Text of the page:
Monday, June 26, 2017

Ydessa Hendeles at The Power Plant

In the final years of her Toronto foundation, Ydessa Hendeles began experimenting with a new form of art based on juxtaposing art and historical objects.
The Milliner's Daughter at the Power Plant in Toronto continues this work. It is her most ambitious, unified and successful project to date. 
The Milliner's Daughter is installed in seven rooms. From Her Wooden Sleep... (2013), is a room full of wooden artists' manikins. The manikins are presented in large groups
and more intimate, private groupings.
Bill particularly liked this life-sized articulated male figure
and I loved this narcissistic manikin enjoying its reflection.
In THE BIRD THAT MADE THE BREEZE TO BLOW (2006-2011) Hendeles juxtaposes a Deco-esque automaton car/airplane with framed reproductions of Gustave Doré's illustrations for Coleridge's The Rime of the Ancient Mariner.
Here is Doré's illustration of the Mariner with his burden, the dead Albatross, around his neck. 
An oversize key with a Jumbo the Elephant logo awaits the winding up of the automaton car. (More about "Jumbo" later.)
When the car converts into a plane its front grill becomes a propeller.
In Crypt (2016)
a life-sized Santo figure, 
a reclining manikin in a vitrine
and a sitting manikin share a eerily lit room.
The narrow Fleck Clerestory houses a new piece: Blue Beard, 2016
with its looming pair of male and female manikins in vitrines.
 Canadian Child (2009) consists of two elements -- a photo of Ydessa as a child on a bike with a Union Jack and an oversized bicycle bell.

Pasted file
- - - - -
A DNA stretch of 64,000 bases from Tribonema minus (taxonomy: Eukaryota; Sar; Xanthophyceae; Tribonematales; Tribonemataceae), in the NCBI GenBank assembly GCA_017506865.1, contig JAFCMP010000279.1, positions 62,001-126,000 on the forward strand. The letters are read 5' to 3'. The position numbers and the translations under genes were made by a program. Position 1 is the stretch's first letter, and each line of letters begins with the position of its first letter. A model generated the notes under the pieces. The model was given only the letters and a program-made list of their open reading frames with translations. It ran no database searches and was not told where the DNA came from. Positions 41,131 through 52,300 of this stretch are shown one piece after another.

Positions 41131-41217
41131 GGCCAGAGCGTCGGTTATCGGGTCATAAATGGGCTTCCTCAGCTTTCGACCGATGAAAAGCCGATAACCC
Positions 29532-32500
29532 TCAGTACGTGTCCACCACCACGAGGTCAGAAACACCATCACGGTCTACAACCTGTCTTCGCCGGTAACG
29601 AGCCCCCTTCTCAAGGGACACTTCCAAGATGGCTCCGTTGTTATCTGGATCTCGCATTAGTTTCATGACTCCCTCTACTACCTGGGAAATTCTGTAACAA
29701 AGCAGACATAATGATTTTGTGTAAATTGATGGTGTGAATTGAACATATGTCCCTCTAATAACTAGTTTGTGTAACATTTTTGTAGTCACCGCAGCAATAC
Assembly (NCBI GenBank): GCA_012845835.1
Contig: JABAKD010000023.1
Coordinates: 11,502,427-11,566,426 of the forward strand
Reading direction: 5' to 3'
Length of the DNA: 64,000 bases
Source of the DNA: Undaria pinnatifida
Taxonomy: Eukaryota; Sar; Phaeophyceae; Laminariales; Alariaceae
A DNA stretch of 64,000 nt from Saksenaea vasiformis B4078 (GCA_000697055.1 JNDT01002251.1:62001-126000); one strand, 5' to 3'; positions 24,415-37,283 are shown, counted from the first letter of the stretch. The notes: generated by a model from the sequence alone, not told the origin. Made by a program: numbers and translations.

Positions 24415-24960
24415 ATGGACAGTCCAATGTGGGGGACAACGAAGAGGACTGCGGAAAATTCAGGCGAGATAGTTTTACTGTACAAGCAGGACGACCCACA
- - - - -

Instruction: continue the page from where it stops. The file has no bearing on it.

The Blue Beard sculptures look good from the second floor gallery.
The next room presents The Dead Jumbo (2011), with a newspaper photo of Jumbo the Elephant's death in St Thomas, Ontario 
along with Jumbo's obituary and a little tin bulldog reading the obit.
Note the "Jumbo" wind-up key that we last saw in the BIRD THAT MADE room.
Finally we visited Marburg! The Early Bird! (2008-2016) -- a room with a vitrine with the impoverished fairytale hero and his inheritance, Puss in Boots.
The Puss in the vitrine is particularly creepy.
By the way, keep an eye on the shadows. The "staging" and lighting of the rooms is terrific.
On the floor at the entrance is a very enlarged version of Gustave Doré's illustrated Puss in Boots book with an oversized pair of spectacles. The book is as big as a child's bed.
We loved this original oil painting by Doré of the famous cat in fierce form (note the mouse-snack hanging from his belt!).
Hendeles was born in Marburg when her parents settled there after they left Auschwitz. It is one of the German towns now featured in the Brothers Grimm tourist trail. 
There are many tightly woven threads in this exhibition. We've already been back for a second look. On until September 4th.

No comments:

Post a Comment